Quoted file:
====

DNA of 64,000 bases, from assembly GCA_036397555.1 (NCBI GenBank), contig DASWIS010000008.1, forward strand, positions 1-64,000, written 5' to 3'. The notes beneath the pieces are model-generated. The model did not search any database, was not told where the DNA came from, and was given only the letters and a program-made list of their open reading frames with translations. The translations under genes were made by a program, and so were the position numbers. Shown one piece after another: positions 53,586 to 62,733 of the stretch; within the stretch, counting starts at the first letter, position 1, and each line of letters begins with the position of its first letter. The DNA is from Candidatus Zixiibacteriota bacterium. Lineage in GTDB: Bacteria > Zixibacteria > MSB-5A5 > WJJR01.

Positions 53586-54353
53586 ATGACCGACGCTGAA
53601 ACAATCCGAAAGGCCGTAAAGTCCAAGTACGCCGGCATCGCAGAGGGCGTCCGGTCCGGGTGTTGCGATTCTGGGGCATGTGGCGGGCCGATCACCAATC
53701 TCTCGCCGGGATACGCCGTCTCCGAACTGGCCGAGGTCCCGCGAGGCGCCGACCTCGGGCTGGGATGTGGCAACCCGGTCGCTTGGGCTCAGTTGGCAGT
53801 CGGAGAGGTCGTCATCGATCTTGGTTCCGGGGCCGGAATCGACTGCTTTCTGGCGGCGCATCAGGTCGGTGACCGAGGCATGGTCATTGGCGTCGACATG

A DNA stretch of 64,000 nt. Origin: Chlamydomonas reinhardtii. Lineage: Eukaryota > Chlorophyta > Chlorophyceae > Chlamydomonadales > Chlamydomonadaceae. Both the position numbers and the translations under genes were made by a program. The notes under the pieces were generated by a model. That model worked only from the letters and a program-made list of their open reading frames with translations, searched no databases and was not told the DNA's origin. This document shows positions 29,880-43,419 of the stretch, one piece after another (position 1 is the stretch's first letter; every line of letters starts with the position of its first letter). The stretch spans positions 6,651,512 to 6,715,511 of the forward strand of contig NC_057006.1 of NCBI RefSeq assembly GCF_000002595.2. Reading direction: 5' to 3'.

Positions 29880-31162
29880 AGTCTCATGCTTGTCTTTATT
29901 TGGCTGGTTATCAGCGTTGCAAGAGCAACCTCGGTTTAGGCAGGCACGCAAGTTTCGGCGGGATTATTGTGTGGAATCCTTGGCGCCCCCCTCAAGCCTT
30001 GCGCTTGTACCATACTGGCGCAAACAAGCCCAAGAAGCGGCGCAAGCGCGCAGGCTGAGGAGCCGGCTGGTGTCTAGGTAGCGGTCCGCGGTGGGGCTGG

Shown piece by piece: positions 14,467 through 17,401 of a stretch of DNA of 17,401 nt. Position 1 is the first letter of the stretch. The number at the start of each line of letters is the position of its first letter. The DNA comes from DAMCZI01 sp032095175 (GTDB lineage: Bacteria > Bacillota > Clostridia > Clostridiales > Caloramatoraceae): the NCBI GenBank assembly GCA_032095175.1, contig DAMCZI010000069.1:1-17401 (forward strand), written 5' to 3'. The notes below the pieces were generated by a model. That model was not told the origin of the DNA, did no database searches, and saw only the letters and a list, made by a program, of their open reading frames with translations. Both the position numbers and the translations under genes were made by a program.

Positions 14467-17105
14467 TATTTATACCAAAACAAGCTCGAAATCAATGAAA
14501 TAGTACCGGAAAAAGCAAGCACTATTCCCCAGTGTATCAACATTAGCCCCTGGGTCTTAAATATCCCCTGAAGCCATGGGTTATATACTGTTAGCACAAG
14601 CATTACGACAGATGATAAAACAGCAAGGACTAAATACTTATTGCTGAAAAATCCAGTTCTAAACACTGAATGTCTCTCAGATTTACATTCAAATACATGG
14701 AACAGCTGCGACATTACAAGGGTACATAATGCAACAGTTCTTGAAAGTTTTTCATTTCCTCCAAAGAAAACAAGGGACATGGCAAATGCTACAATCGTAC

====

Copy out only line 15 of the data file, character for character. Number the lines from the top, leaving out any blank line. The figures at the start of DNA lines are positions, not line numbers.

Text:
14501 TAGTACCGGAAAAAGCAAGCACTATTCCCCAGTGTATCAACATTAGCCCCTGGGTCTTAAATATCCCCTGAAGCCATGGGTTATATACTGTTAGCACAAG